I WISH I had taken a few seconds to stop and take a quick photo. My son and I both laughed at the sight of those legs; at first we thought the legs were not real but were an intentional part of the scenario they were erecting. As we drove away I had the chorus of “Grandma Got Run Over by a Reindeer” running through my head.
Just this past week I was driving on a road that goes behind the garage area of a nearby car dealership. There are always a lot of cars parked along this not-very-busy-dead-end-road; some new cars for the dealer, some cars for their repair shop; and I presume some of the cars of the dealership employees. I noticed a long black sedan type of car. Sticking out of the closed trunk was one skeleton arm and hand. It was totally creepy looking (and fake, I might add!). Again, I considered stopping but didn’t have a camera with me (not even my phone camera). Consequently — no photo.
On a trip to Indiana driving at highway speed on US 30 between Valpo and Warsaw (which must be in contention for the US most boring highway) my eye caught a beautiful scene as it flashed by in an instant. There was an old red well-used barn, a field of sunflowers in full bloom, a blue sky with puffy white clouds and the whole thing was framed in green leafy trees. You guessed it: I didn’t stop.
Remember the NYC pizza rat? Well, I had a pizza squirrel one day in my backyard. The squirrel had pretty much a whole slice of pizza and somehow managed to carry it across our backyard, up a tree trunk and then hop to the top of the fence with it. The squirrel paused then looked at me with an accusatory glare as if to say, “This is MY pizza. Keep your hands OFF!” I wondered where he had found a whole slice of pizza and how he managed to carry it while running and climbing. I wondered if eating the pizza would make the squirrel sick. I wished I had my camera so I could catch a photo (or video!) of the pizza-toting squirrel. Alas, the only image I have of this scenario is in my mind.
Am I the only one who has these photographic regrets?
Does this happen to anyone else?
I’ve been interested in my family history since I did a project long ago in elementary school.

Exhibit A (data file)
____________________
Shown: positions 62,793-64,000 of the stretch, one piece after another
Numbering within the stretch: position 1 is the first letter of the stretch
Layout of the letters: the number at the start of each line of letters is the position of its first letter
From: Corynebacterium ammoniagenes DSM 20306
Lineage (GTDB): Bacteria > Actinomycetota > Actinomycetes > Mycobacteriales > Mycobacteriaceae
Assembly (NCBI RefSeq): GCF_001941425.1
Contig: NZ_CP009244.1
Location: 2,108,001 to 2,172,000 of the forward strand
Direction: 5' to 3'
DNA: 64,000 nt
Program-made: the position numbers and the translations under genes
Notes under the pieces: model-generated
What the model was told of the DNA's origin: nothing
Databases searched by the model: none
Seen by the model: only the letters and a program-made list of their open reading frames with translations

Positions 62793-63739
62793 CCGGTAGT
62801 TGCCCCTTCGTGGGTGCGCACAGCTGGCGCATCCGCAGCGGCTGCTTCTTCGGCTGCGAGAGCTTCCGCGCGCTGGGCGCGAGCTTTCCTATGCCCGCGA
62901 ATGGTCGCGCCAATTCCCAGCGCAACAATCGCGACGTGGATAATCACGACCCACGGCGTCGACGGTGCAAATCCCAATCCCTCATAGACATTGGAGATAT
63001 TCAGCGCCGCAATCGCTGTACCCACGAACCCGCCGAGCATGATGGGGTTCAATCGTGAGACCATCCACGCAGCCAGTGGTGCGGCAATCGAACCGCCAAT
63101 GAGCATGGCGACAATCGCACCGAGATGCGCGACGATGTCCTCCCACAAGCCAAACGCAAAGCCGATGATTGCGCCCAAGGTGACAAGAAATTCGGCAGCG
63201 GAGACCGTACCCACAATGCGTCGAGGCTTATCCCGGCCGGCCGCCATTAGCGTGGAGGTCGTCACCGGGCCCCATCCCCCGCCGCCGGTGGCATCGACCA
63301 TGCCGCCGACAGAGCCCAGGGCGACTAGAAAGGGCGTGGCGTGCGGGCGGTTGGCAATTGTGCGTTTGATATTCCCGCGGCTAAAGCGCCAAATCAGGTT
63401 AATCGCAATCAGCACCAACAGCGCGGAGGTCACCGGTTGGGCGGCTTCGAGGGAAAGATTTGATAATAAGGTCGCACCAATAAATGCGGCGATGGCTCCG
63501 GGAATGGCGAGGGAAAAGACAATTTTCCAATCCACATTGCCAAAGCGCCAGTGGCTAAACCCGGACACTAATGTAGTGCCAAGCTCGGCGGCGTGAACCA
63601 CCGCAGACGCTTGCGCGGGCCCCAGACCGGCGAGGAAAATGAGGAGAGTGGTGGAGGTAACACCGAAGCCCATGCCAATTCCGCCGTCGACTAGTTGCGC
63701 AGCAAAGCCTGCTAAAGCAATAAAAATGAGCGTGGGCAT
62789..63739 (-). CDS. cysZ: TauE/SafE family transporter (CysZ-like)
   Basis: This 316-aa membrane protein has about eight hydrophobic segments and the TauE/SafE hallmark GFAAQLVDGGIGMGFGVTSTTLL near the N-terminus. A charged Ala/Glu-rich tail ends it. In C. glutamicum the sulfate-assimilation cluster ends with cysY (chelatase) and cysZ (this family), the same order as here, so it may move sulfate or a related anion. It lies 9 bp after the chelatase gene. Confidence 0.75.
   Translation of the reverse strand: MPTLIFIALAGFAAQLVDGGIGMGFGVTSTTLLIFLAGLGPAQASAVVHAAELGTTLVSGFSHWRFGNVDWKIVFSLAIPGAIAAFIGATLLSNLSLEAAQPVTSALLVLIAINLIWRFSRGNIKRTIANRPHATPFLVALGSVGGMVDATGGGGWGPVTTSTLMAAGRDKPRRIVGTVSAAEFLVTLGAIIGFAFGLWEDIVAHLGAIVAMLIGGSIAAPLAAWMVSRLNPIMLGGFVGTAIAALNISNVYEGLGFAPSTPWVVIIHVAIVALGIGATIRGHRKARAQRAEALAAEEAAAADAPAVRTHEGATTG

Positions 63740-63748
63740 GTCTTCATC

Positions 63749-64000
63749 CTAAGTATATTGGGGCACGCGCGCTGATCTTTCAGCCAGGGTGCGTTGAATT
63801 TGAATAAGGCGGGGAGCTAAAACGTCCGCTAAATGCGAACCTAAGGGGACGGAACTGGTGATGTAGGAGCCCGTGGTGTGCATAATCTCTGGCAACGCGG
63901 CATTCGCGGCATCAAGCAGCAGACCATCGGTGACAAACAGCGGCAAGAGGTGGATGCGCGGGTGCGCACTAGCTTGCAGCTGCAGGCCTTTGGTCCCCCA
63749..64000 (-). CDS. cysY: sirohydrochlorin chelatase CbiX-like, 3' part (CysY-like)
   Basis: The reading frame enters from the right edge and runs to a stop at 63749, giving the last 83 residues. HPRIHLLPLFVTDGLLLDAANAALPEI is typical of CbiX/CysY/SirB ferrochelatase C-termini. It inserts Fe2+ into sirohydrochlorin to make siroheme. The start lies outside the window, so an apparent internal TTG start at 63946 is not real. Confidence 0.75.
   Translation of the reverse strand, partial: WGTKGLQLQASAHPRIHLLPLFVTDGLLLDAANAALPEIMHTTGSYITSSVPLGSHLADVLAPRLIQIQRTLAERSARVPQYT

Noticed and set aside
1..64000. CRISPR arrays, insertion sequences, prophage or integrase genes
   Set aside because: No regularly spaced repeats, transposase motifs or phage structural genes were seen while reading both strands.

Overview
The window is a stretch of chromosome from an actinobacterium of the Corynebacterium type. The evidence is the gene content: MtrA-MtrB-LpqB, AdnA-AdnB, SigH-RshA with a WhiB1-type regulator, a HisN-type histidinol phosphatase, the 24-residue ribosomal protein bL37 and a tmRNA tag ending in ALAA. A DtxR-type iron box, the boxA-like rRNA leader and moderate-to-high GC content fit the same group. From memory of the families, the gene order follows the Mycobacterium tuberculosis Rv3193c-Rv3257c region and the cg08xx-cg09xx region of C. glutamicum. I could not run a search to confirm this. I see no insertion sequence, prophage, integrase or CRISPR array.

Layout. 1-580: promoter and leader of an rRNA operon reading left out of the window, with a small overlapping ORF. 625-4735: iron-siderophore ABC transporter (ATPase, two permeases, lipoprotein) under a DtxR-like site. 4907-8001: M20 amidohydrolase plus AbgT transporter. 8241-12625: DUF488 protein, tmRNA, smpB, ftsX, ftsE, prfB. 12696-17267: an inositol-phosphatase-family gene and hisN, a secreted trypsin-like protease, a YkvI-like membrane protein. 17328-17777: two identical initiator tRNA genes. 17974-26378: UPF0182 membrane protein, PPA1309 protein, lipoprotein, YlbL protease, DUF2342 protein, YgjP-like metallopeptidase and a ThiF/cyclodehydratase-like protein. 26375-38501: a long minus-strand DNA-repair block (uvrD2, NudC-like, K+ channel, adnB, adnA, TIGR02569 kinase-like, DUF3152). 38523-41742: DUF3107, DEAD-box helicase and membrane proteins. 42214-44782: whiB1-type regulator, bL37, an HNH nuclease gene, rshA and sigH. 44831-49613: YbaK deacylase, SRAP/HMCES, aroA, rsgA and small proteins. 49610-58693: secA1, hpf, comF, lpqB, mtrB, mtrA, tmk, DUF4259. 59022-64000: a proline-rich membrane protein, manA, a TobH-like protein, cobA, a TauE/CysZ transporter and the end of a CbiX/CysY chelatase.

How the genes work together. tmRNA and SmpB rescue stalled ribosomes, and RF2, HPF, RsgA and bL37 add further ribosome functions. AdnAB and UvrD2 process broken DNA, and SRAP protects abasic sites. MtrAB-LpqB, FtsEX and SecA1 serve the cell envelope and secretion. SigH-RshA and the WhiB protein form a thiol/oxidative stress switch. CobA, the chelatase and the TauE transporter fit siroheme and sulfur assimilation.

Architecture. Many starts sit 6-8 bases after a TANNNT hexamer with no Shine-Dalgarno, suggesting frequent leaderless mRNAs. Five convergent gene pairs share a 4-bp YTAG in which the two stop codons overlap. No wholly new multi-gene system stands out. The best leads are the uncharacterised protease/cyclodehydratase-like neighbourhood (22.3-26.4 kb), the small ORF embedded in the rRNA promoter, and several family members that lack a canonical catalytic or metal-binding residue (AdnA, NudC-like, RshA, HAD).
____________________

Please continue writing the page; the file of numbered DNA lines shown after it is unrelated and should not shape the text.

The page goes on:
I gathered as much information as I could from my living family, but it was not very comprehensive and didn’t go very far back. I liked knowing how long my ancestors had lived in certain areas of Indiana. I liked knowing the names and connections of family members who lived many, many years before I was born.
Late last summer a friend introduced me to Find a Grave. (Thanks, Janet!)
It is a website that helps any interested person “find, record and present final disposition information from around the world as a virtual cemetery experience.” In other words, you can find the burial location of dead relatives. If a photo of the tombstone is not available, there is a method to request a photo (a cadre of willing volunteers provide this wonderful service). The best part is this is all FREE!
You have the ability collect your relatives into a Virtual Cemetery so you can find them easily in the future. Volunteers photograph whole cemeteries and create “memorials” (pages with family connections, tombstone information and photos if available, and obituary information). Family members can leave virtual flowers and messages. If you are within 4 generations of a person you can request that the memorial page for your relative be transferred to you so you can control what is posted. It is quite an elaborate community!
When my friend told me she had gotten involved in this website she warned me that it was “addictive.” Yeah, right — I thought.
But, it is.
I discovered that I enjoy solving the mysteries of birth and death dates, marriage licenses, names of children, and figuring how the various branches of our family tree grew. I couldn’t imagine that sorting out these tangles would interesting but it is!
Another site that I’m using in my research is familysearch.org.
Here, it is possible to quickly and easily locate sources that help clarify connections and family relationships. It is amazing to see electronic versions of actual documents — census records, birth/marriage/death certificates, emigration records, draft registrations, and more. You search for the records in a massive database, then you can attach them as sources for specific relatives.
I quickly learned to be very careful in choosing my sources and in checking dates and locations. As incredible as it sounds, in more than one instance I had more than one couple with identical names and years of birth in the same county married in the same year — but they had divergent records (burial places, children, etc.) that didn’t quite match up.
It is like a scavenger hunt to find sources to verify each child, each marriage, each set of parents — and it all leads backwards and forwards through time. I particularly enjoy finding out which generation made the voyage across the Atlantic to get to America.